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Physics Department News



Center Seeks to Generate Increase in Math, Science Students

Fri., Feb 05

A new center at Southern is ready to help lead the Greater New Haven educational community into an exciting mission crucial to the nation's future - to boost the number and quality of students pursuing careers within the mathematics and sciences orbit.

The need for a greater number of college graduates with degrees in the math, science, and technological fields has been expressed with increasing urgency by education and governmental leaders. In fact, the National Science Board has just released a report indicating that while science and engineering are strong in the United States, the nation's global primacy in those fields has fallen significantly in recent years with increasing competition from East Asian nations, such as China.

Southern seeks to meet the 21st-century education needs of the workforce, and the creation of the Center for Excellence in Mathematics and Science is one such endeavor. After preparing the groundwork, the center is now prepared to launch a barrage of initiatives.

Lara Smetana, an assistant professor of elementary education who was recently named as the center's director by DonnaJean Fredeen, dean of the School of Arts and Sciences, has outlined the following new programs associated with the center:

  • The National Science Foundation (NSF) has awarded a $600,000 grant for the creation of a Pathways to Academic Excellence (PAcE) program, in which 26 outstanding high school and community college students wishing to pursue math, computer science, biology, chemistry, physics or earth science will receive full 4-year scholarships to Southern. The program will start this year with the recruitment of high school students, and by the third year, will reach out to community college students.

  • NSF has selected Southern as a pilot site for the Family Engineering Program, which will introduce parents and elementary school-aged children to the world of engineering. Southern students will travel to five area schools this spring to coordinate fun, hands-on activities for parents and children to demonstrate the importance of engineering in everyday life. It is a partnership that includes Michigan Technological University, the Foundation for Family Science, and the American Association for Engineering Education.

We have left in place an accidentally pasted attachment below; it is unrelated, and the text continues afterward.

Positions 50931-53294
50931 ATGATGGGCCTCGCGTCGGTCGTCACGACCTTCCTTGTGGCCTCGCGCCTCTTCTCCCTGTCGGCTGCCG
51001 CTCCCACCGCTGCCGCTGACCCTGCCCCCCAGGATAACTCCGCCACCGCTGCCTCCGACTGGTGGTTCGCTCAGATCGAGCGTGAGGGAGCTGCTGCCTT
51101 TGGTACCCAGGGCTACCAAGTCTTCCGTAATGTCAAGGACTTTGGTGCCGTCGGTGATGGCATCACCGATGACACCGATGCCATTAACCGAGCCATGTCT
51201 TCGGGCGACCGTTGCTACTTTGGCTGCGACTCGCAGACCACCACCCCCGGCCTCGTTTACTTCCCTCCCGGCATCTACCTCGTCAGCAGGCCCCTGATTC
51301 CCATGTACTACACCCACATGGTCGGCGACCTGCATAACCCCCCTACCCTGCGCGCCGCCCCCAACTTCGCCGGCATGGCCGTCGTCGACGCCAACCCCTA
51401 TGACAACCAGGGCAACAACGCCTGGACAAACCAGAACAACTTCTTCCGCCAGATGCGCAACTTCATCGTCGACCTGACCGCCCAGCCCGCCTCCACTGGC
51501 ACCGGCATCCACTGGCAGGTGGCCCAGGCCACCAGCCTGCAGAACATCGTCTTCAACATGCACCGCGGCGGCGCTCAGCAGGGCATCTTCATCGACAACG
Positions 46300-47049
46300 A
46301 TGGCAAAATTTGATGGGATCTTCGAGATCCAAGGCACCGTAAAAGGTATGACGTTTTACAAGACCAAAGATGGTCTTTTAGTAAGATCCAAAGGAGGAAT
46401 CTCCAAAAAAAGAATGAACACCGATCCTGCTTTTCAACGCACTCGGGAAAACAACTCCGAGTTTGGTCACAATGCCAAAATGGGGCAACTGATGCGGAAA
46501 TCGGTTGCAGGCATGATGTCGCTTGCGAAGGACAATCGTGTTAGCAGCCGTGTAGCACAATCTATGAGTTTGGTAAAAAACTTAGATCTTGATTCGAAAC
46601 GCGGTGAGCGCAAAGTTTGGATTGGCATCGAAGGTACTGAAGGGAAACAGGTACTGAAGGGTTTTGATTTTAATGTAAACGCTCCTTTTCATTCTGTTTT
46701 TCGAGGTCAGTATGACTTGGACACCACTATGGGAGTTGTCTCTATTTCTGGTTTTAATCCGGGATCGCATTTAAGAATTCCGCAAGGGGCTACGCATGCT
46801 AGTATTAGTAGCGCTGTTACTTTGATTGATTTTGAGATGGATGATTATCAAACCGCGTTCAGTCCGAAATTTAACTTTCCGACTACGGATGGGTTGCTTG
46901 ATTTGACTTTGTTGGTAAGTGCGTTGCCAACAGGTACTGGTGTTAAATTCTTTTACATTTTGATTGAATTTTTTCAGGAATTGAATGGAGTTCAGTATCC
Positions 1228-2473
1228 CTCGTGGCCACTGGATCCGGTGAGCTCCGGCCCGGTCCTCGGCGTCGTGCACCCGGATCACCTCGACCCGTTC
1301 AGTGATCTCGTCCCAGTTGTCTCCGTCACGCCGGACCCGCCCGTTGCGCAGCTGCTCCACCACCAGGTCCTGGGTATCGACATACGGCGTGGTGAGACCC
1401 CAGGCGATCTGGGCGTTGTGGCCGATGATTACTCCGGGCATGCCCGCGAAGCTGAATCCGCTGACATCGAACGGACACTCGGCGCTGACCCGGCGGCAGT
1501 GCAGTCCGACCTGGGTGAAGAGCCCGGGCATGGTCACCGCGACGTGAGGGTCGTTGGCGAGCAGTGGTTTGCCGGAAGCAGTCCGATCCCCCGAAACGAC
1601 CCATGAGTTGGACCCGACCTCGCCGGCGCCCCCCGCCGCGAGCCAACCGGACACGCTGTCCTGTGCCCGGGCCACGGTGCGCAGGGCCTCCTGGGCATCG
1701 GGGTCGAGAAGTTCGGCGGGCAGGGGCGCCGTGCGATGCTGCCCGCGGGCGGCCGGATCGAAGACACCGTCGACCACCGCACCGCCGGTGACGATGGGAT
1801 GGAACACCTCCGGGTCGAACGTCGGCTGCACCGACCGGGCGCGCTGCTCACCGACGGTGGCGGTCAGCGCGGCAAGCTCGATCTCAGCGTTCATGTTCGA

• The center has created the Southern Women in Mathematics and Science (SWIMS) program, designed to provide support for women interested in those fields. Females have traditionally been underrepresented in math and science. The program will provide faculty mentor support to Southern students, while Southern students will serve as mentors for K-12 students. It will include guest speakers, activities and opportunities to recognize the success of students.

"We are very excited about all of these programs, as well as others we have planned," Smetana says. "There is a burgeoning need in the workforce -- such as in the teaching, engineering and scientific fields -- for college graduates who have an expertise in the math and sciences. I believe half the battle in meeting that need is in encouraging more students, particularly at the K-12 grades, to explore these disciplines."

Joe Fields, associate professor of mathematics and a coordinator of the PAcE program, agrees."I believe that offering full scholarships to outstanding students might be the impetus for them to opt for a degree in math and science and to decide to attend Southern," Fields says. He notes that the university is able to offer mentoring -- both from an academic standpoint and in introducing them to a variety of careers. Fields also says a special effort to recruit students from New Haven and Bridgeport high schools will be made so that students with economic need are made aware of the PAcE program's opportunities.

Fields and Smetana thanked their colleagues for their assistance with the center, particularly Karen Cummings, professor of physics, for writing the PAcE grant proposal.

Smetana says the center also will seek to breakdown psychological, cultural and social barriers to pursuing math and science. "For a variety of reasons, some students just don't believe they can excel in these two subjects," Smetana says. "In some cases, it's because of a gender stereotype. In some cases, it's an issue of limited access to strong role models, supportive environments and post-graduate opportunities. In other cases, it's just a psychological hurdle that might have been generated from a bad past experience in a math or science class. One of our aims is to help students remove these hurdles and allow them to develop their potential."

Smetana, a native of Cleveland, is in her second year at Southern. She previously taught at the University of Virginia and is a former eighth-grade physical science teacher in Alexandria, Va. She is a former volunteer at the Smithsonian National Air and Space Museum.